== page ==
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Change in the world


Robert L. Fielding


“The difference between what we do and what we are capable of doing would suffice to solve most of the world’s problem.”

“It is unwise to be too sure of one’s own wisdom. It is healthy to be reminded that the strongest might weaken and the wisest might err.”

“Man becomes great exactly in the degree in which he works for the welfare of his fellow-men.”

”Constant development is the law of life, and a man who always tries to maintain his dogmas in order to appear consistent drives himself into a false position.”

MK Ghandi



In the dialogue that follows, Mohandas K. Gandhi, better known at the Mahatma, talks to one of his friends about what he means by his words quoted above.


Siv Karun: You once said that the difference between what we do and what we are capable of doing would suffice to solve most of the world’s problem, did you not?  Why did you say that and what exactly did you mean by it?


Mohandas K. Ghandi:  We seldom realize our full potential in this world, don’t you agree?


SK: Indeed I do, but why is that so, do you think?


MKG: Well, there may be as many reasons why it is true as there are people who do not always reach the limit of what they are capable of.  It could be, for example, that some rarely if ever get the opportunity to excel in anything.


SK: Why do you think that happens?


MKG: Again, there might be a thousand reasons why that happens, but we should confine our discussion to those factors that are repeated by the many; unfortunately, the schooling many receive does not equip them to attain excellence in anything – in anything they themselves might think they are capable of excelling in.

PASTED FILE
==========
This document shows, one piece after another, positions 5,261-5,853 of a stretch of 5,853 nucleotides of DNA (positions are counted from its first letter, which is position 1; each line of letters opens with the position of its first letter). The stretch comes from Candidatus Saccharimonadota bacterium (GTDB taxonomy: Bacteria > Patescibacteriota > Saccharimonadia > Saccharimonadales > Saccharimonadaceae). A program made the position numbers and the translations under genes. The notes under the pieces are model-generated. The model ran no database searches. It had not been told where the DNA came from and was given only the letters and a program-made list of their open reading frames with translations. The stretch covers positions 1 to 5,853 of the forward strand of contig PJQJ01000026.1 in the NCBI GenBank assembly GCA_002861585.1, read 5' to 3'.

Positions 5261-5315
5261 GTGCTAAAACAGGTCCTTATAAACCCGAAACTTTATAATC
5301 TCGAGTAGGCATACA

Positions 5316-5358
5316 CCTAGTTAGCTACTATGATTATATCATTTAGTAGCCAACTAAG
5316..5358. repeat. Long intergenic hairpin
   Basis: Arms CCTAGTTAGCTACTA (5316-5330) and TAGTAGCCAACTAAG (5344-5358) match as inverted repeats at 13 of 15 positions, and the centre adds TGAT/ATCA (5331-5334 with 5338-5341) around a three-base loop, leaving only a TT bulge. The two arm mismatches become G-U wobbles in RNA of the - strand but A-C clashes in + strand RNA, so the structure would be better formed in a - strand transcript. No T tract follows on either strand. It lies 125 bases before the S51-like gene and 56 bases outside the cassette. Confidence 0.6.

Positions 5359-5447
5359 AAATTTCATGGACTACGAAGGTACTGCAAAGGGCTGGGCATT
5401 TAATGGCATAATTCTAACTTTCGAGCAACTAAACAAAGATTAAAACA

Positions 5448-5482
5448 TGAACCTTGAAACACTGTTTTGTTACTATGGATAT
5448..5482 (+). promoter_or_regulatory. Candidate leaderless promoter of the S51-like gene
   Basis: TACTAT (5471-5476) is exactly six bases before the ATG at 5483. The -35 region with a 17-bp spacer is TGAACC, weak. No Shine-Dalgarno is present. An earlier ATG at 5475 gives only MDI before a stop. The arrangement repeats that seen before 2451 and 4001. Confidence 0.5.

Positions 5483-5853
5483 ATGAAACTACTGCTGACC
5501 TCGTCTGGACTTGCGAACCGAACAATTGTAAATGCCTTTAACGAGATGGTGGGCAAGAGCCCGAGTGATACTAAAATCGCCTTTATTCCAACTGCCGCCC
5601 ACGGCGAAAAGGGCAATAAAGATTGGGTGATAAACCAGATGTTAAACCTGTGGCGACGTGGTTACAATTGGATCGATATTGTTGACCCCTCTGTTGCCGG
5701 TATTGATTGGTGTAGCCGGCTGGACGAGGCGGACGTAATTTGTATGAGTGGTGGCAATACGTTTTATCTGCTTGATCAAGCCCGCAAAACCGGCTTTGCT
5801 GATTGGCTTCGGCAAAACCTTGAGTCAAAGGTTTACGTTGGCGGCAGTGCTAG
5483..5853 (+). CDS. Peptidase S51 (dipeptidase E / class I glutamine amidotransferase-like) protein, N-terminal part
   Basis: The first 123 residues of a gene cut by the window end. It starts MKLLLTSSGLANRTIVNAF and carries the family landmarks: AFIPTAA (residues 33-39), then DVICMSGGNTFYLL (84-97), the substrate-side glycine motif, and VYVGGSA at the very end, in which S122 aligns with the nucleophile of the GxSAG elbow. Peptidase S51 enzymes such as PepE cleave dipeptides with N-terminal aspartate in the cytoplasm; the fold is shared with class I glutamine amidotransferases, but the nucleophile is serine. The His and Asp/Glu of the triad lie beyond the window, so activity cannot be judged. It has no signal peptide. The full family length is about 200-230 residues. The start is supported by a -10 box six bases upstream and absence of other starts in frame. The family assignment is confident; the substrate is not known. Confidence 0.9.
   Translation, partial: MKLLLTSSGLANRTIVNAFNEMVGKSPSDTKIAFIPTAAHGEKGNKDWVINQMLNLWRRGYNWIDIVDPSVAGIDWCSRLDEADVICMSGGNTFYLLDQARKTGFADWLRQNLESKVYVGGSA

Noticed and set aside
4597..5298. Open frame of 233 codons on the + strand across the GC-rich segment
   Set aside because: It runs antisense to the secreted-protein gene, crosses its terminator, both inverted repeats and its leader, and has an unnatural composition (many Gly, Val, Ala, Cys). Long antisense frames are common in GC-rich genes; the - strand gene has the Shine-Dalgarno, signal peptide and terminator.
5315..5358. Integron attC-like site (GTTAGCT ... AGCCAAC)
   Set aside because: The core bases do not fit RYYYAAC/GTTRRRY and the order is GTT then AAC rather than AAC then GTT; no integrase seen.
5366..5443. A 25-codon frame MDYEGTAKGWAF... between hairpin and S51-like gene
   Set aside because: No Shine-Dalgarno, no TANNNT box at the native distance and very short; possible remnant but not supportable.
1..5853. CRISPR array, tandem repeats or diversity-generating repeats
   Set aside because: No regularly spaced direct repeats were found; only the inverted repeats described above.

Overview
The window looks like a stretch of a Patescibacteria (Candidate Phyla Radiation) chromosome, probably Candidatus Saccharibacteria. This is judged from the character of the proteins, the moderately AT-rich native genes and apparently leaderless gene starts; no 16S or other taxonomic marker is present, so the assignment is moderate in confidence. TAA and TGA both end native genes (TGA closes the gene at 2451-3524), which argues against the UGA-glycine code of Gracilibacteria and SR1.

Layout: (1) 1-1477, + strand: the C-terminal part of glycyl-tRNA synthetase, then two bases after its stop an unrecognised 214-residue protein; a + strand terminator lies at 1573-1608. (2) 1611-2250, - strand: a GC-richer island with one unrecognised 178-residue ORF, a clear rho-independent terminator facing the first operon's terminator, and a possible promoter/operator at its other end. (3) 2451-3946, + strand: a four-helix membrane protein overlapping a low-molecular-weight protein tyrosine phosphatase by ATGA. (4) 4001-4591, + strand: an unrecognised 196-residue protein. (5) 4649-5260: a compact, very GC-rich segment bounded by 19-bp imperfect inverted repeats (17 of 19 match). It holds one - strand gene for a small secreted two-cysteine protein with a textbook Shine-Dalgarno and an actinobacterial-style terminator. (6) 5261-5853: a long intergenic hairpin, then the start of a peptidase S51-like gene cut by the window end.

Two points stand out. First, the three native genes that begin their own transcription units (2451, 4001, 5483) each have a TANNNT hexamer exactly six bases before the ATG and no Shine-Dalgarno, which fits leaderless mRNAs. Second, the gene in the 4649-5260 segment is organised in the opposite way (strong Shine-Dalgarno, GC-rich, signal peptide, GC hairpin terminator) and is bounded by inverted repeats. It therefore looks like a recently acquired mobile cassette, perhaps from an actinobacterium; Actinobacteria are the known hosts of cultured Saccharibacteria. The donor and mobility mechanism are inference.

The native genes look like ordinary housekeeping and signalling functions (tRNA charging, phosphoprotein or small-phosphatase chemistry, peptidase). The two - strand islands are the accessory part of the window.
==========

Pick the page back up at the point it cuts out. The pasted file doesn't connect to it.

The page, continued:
SK: Why is that, and can you give examples to illustrate what you mean?  You lay some of the faults with education, do you?


MKG: Right away, let me differentiate between schooling and education.


SK: But surely they are synonymous terms, are they not?


MKG: You could be forgiven for thinking so, yes, but our time at school may not be the same thing as being educated in the fullest sense of that word.  Rather, we are usually instructed, rather than educated.  Here, I tend to think of education as a sort of absolute value that can be approached but so seldom is in our days at school or at any other educational institution, come to think of it.


SK: So what you are saying is that it is this instruction that is erroneous?


MKG: Yes, but we must not generalize too much, lest we go the way of the uneducated, which would be ironic since we are supposing ourselves knowledgeable about that very subject: education.   

What I mean is that just as parents tend to bring their children up as they themselves were  brought up, so teachers teach in ways they themselves were taught.

If a teacher was taught under a system that rewarded the regurgitation of facts, rather than an understanding that went deeper than mere factual information, then that teacher might conduct his lessons accordingly, rewarding those pupils who repeat word for word what they were told the day before, and not reward – I don’t say punish, you will notice – will not reward those who cannot repeat the words he recited earlier in the week, even though those same pupils may have some understanding of their import.  Do you see what I mean?

SK: Yes, I do, but surely pupils find their level, find what they are good at and like and excel in that, don’t they?


MKG: And what will a youngster do if he excels at art, say, and not at mathematics?  Will that youngster be encouraged as much as one of his classmates who excels at maths?


SK: Who can say, it depends upon individual teachers, surely.


MKG: That may be true, but it is much more likely that such a pupil who is good at art, say at painting, and not so good at maths, will not receive half the encouragement or praise that the other receives, the one, you will remember, who is good at maths.